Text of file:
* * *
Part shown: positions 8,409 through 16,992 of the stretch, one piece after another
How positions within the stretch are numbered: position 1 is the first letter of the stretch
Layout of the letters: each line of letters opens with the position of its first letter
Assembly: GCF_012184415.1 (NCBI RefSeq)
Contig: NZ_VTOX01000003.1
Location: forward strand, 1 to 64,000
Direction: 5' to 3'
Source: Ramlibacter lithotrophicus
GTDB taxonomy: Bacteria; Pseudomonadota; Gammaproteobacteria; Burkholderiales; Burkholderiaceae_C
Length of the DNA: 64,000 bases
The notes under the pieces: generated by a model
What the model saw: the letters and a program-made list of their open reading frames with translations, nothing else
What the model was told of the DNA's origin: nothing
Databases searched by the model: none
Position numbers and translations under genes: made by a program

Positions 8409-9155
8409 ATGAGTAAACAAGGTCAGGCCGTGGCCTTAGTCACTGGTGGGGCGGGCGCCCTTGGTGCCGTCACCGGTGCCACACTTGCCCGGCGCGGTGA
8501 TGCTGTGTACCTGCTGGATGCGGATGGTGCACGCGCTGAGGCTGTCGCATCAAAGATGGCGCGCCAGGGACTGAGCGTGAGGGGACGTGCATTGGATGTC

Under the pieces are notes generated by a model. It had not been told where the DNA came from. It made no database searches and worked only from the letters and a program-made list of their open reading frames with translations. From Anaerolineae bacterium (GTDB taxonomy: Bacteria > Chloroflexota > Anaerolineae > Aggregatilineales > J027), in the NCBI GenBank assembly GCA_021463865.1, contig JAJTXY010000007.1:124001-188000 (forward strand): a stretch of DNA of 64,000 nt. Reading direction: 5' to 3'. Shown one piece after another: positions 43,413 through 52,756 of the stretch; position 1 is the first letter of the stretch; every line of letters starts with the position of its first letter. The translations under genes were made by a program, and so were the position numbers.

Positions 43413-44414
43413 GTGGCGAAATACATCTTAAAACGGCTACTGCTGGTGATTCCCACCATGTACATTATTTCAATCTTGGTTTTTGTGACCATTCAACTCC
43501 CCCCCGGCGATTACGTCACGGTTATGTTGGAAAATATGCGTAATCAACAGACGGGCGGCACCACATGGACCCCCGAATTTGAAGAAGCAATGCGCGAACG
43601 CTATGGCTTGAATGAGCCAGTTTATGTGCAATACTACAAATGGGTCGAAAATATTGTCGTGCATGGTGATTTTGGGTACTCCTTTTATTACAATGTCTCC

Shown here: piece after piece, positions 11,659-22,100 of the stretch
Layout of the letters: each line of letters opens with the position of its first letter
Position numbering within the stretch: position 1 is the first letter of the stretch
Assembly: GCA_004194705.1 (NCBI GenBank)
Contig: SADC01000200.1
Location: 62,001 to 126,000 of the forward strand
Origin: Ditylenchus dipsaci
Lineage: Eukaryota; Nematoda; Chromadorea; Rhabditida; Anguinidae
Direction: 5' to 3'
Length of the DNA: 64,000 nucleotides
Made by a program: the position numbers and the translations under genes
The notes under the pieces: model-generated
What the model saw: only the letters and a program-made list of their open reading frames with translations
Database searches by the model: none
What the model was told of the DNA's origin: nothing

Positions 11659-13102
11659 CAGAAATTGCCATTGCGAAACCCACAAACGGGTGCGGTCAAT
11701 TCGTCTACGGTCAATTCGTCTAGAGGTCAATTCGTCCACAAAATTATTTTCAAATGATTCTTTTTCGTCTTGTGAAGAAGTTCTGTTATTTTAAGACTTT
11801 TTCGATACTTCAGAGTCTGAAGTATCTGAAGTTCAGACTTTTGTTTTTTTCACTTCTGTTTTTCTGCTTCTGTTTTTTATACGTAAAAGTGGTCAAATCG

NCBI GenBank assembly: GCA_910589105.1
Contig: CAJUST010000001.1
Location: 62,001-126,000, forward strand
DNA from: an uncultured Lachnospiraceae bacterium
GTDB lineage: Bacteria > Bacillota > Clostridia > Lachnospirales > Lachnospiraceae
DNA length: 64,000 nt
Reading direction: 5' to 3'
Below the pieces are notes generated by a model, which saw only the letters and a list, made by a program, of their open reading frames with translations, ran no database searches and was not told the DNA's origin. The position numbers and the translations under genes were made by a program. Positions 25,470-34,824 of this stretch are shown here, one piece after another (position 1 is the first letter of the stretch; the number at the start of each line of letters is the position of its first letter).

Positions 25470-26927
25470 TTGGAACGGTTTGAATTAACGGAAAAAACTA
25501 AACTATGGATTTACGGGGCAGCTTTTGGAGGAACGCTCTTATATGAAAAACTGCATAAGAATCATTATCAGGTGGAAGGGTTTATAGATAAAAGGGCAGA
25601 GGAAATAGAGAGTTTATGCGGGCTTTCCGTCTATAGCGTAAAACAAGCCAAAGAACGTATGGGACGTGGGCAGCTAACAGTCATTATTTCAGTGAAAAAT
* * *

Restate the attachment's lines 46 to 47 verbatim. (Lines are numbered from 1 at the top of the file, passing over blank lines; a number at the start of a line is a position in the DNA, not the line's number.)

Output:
DNA from: an uncultured Lachnospiraceae bacterium
GTDB lineage: Bacteria > Bacillota > Clostridia > Lachnospirales > Lachnospiraceae